1M ‘Pablo’ victims still need food aidBy Tarra Quismundo
Philippine Daily Inquirer
MANILA, Philippines–Nearly one million people remain in need of food assistance while relief organizations grapple to provide shelter to thousands amid funding gaps a month after a powerful typhoon swept through provinces rarely hit by storms in Mindanao.
The United Nations Office for the Coordination of Humanitarian Affairs (Unocha) made the assessment in a situation report released on Thursday, which assessed local and international humanitarian response in provinces hit by Typhoon “Pablo” in early December.
The UN agency reported that only 21 percent, or roughly a fifth of the UN’s initial appeal for $65 million in aid for Pablo victims, has been filled with $13 million in total international donations and up to $7 million in pledges.
“Between 800,000 and one million people are in need of food assistance in the worst affected areas,” said Unocha in the report.
Of this number, some 238,000 persons have received family food packs in the severely affected provinces of Compostela Valley, Davao Oriental, Surigao del Sur and Agusan del Sur, the UN agency said, citing data from the World Food Program and the Philippines’ Department of Social Welfare and Development.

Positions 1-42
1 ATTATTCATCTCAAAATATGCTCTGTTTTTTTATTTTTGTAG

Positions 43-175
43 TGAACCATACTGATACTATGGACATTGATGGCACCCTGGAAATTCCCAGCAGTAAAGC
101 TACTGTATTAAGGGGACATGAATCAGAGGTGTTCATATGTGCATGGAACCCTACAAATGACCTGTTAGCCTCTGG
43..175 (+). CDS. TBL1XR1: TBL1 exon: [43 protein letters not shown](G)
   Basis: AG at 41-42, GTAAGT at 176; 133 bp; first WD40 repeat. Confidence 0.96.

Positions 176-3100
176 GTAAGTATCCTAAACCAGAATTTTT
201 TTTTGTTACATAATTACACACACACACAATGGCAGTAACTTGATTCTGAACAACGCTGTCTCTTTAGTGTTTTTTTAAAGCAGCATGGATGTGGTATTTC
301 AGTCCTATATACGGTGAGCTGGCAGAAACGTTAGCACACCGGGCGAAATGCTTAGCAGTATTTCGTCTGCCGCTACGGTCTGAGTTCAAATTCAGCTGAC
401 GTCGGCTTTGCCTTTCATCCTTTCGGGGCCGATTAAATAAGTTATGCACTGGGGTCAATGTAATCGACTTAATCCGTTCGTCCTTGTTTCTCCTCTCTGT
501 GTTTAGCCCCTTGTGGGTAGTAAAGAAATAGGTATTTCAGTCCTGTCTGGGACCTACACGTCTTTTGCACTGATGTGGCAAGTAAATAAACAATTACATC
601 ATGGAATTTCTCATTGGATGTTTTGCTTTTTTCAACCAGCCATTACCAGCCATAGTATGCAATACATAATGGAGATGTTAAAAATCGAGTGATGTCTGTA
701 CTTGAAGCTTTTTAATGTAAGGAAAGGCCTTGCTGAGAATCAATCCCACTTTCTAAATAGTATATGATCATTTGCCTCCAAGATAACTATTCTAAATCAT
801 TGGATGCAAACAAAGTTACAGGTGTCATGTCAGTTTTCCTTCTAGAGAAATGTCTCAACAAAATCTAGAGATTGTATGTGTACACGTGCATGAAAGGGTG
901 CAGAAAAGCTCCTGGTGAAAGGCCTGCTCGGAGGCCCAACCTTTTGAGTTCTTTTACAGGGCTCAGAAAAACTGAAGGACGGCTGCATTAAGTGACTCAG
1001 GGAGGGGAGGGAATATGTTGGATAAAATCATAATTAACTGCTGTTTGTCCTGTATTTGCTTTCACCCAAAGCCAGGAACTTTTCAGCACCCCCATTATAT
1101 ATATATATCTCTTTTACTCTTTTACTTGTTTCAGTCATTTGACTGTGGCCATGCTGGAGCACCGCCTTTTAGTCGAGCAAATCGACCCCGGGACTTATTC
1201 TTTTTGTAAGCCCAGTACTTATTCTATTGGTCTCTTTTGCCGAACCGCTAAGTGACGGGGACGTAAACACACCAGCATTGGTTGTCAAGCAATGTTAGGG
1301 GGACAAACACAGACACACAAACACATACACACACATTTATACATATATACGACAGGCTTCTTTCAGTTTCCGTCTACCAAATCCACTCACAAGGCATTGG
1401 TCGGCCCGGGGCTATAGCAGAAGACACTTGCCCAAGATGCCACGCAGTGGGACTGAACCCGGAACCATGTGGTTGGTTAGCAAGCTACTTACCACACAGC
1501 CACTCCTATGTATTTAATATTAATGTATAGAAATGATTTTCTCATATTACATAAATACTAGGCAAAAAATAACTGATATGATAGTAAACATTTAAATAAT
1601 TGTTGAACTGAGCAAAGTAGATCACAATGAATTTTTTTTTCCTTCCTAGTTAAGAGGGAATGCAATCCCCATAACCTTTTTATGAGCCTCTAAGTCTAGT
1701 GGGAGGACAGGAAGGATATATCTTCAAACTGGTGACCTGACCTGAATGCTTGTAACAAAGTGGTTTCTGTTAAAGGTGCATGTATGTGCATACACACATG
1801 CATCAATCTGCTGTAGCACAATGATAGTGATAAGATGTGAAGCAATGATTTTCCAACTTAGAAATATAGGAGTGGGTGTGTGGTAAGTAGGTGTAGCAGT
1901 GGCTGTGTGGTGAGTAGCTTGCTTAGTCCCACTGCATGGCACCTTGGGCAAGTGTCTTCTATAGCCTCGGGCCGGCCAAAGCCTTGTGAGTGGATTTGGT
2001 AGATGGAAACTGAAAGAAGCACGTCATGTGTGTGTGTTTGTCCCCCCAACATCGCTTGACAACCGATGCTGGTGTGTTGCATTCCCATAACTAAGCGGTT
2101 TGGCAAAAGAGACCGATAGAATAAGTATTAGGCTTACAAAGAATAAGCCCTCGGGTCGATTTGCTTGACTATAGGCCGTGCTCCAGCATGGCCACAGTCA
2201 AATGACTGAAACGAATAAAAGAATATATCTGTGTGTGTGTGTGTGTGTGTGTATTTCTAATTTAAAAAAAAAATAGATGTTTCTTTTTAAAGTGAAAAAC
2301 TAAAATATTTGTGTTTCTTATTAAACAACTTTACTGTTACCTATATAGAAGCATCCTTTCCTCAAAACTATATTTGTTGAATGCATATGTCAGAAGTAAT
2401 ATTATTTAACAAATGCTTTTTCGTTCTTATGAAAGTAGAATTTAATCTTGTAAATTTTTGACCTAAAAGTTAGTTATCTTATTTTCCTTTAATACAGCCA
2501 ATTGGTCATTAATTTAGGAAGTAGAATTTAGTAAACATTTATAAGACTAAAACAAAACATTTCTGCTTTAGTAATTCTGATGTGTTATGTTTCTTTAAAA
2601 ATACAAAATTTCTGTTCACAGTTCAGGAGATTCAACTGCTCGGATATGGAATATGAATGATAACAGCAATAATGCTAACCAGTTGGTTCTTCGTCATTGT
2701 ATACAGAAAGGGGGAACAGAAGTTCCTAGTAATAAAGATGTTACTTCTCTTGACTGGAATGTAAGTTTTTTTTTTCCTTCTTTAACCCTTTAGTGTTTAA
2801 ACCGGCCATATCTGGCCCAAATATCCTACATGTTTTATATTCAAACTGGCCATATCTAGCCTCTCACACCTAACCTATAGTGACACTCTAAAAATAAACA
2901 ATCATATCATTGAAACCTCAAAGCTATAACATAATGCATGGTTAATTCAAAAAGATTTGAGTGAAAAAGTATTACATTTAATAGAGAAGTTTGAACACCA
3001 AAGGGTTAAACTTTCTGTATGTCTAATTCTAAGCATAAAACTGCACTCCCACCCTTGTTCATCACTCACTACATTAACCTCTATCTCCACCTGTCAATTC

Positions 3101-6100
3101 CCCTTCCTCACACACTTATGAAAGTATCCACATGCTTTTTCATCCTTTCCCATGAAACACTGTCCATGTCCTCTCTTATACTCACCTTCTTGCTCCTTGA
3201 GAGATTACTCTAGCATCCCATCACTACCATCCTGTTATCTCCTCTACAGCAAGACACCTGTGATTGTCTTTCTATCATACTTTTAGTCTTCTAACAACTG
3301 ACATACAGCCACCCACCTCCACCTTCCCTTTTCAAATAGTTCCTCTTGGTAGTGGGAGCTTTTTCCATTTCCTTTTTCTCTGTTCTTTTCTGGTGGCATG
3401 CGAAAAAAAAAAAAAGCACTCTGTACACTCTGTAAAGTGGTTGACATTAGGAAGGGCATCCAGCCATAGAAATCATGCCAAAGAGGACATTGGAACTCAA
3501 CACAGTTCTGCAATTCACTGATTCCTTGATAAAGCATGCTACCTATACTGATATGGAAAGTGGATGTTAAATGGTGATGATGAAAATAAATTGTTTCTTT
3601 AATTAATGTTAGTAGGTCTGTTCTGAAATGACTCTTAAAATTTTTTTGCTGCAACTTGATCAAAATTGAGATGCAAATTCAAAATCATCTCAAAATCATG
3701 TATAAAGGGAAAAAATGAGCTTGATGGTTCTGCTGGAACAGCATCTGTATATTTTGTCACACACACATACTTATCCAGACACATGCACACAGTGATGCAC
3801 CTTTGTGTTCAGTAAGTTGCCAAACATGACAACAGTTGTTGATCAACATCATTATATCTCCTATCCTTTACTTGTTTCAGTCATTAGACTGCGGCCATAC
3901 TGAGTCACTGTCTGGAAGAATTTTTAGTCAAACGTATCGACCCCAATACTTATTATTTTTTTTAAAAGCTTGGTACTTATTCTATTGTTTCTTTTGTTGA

School feeding programs are also set to be launched in public schools in severely hit areas through the Department of Education, said Unocha.
The report said agencies involved in providing shelter for displaced families were facing challenges in pursuing their programs.
“Agencies report severe funding constraints and are unable to expand their programs,” said Unocha.
The accurate number of affected homes also “remain difficult to ascertain” given conflicting reports from the field, said the UN agency.
This as displaced families face “poor living conditions, including congestion, lack of safe communal areas, lack of electricity and protection concerns,” the agency said.
Unocha further warned that families that lost their homes were facing secondary displacement as classes have resumed in schools being used as evacuation centers.
“There is a need to build and identify alternative displacement sites for families who are living in public schools,” said the agency.
Unocha also cited the “unequal humanitarian response” to affected families in the Caraga region in northeastern Mindanao, which was earlier attributed to difficulties in distribution.
So far, 1,067 persons were killed and 834 remained missing after Pablo hit provinces in Mindanao that rarely saw typhoons in the past. Citing data from Philippine agencies, Unocha said the typhoon affected 6.2 million people, with 13,490 still in evacuation centers while close to one million were forced to stay outside temporary shelters.